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Video: Whole Grains To Promote Oral Health
Whole Grains to Promote Oral Health
Wholegrain carbohydrates should be included in the diet, and processed carbohydrates should be excluded, according to a WHO review of oral health research.
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A review of oral health research commissioned by the World Health Organization found that it is necessary to stick to whole grain carbohydrates in the diet and avoid processed, especially sugary ones.
These results are based on an analytical review of 33 scientific papers on starch and oral hygiene and published in the Journal of Dental Research.
The review included studies on foods containing what was characterized as fast-digesting starches (white bread, crackers, biscuits, cakes, pretzels) and slow-digesting starches (grains, legumes). Their influence on the occurrence of dental caries, oral cavity and gum (periodontal) cancer was analyzed.
Food contains different types of starchy carbohydrates with varying degrees of processing. Although the researchers found no link between total starch eaten and tooth decay, they found an increased risk of cavities from consuming processed forms of starch. The fact is that with the help of amylase contained in saliva, starches break down into sugars in the mouth. Several studies have linked the consumption of whole grain starches to a reduced risk of oral cancer and protection from gum disease. However, they have a weak database.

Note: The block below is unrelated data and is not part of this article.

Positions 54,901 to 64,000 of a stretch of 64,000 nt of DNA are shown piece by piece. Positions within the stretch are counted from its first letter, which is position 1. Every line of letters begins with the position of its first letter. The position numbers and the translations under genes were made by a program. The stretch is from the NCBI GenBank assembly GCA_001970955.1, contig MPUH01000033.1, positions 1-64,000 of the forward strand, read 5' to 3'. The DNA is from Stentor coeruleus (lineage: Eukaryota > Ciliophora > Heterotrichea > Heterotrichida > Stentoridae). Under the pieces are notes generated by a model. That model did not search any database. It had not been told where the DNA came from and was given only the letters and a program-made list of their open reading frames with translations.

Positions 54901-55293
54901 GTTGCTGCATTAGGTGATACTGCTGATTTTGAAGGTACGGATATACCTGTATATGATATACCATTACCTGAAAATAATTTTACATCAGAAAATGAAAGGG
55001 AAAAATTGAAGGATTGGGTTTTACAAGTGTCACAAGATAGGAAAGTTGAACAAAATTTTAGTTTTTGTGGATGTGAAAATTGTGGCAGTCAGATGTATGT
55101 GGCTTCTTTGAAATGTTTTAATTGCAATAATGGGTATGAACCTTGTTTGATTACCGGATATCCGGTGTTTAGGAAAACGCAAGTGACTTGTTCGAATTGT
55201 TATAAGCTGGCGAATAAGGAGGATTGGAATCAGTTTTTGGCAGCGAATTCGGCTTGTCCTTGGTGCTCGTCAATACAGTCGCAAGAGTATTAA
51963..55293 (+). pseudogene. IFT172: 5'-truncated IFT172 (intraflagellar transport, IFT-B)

Paula Moynihan, professor of nutrition and oral hygiene at Newcastle University, UK, who led the study, said: “Evidence suggests that a diet rich in whole grain carbohydrates is less likely to harm your oral health than one containing processed starches."
The World Health Organization is currently updating its guidelines for carbohydrate intake, including assessing the quality of dietary fiber and starch. An additional health benefit, according to these WHO guidelines, is a reduction in free sugars intake to less than 10% of total energy (calorie) intake, and further reductions to less than 5% are suggested.
Free sugars are sugars that are added to food by the manufacturer, chef or consumer, as well as naturally present in honey, syrups, fruit juices and their concentrates.
“Despite the unreasonable fashion of excluding carbohydrates from the diet, a carbohydrate-rich diet has proven to be beneficial for oral health when low in sugars and based on whole grain carbohydrate variations such as pasta, couscous and wholemeal bread. Whole or whole grain flour on the labels will be the key for shoppers,”said Professor Moynihan.
Further WHO recommendations, based on analysis of scientific research, will address the effects of carbohydrates on cardiovascular disease, cancer and type 2 diabetes.